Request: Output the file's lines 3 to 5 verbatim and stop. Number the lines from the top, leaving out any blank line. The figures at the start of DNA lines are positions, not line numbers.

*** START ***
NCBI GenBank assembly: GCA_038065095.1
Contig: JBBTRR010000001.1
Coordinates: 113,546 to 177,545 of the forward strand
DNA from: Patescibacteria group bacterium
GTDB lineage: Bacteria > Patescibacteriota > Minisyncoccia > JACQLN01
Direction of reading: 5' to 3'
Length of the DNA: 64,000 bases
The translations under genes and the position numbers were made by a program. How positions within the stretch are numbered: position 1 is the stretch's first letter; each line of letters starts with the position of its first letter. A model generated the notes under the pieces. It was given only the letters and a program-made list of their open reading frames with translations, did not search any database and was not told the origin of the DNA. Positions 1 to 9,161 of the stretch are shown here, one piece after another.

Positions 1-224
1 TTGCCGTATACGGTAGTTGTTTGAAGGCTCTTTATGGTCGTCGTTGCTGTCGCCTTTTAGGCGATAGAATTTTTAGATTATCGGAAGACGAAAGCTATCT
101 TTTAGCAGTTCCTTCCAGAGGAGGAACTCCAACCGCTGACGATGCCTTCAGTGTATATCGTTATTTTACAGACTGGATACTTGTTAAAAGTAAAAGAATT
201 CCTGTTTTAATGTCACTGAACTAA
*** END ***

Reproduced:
Coordinates: 113,546 to 177,545 of the forward strand
DNA from: Patescibacteria group bacterium
GTDB lineage: Bacteria > Patescibacteriota > Minisyncoccia > JACQLN01